Enron was once the darling of Wall Street. In early 2000, it was the seventh largest Fortune 500 company and the sixth largest energy company in the world. And then, in just a little more than eighteen months, Enron was bankrupt. It was perhaps the largest and swiftest fall in corporate history.
What was the problem at Enron? The company, along with the support of their accountants at Arthur Anderson (another corporate giant that also collapsed in the debacle), would report profits from the purchase of a company. They wouldn’t be actual profits; they would be speculative or anticipated profits. Eventually, people started asking some tough questions and they were exposed for false record keeping. The truth was exposed and the whole thing came crumbling down. And along the way, hundreds of thousands of innocent people were brought down with it. Leadership’s greed and deception brought about this self-destruction.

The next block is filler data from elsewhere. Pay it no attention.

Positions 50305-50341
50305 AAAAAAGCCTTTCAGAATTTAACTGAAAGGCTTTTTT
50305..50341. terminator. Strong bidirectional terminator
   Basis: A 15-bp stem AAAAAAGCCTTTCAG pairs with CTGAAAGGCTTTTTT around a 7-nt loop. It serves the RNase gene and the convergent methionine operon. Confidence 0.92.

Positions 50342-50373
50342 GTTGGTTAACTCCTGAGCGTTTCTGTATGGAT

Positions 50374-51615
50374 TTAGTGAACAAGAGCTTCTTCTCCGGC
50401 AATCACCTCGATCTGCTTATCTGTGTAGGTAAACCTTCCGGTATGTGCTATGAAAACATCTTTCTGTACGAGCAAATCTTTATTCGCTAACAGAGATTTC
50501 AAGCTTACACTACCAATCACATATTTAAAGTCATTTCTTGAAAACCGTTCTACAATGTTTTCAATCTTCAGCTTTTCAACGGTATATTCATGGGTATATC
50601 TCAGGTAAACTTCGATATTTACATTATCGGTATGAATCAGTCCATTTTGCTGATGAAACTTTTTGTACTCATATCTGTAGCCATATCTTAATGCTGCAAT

The debacle of Enron is a reminder of how important character is, especially at the top. The world is longing for leaders of integrity; Godly men and women who are trustworthy, do what they say, keep their word, and are dependable. What happens when leadership lacks this basic character? Proverbs 10:9 answers clearly, “He who walks in integrity walks securely; but he who takes crooked paths will be found out.” The hundreds of thousands of employees and stockholders at Enron and Arthur Anderson will attest to that.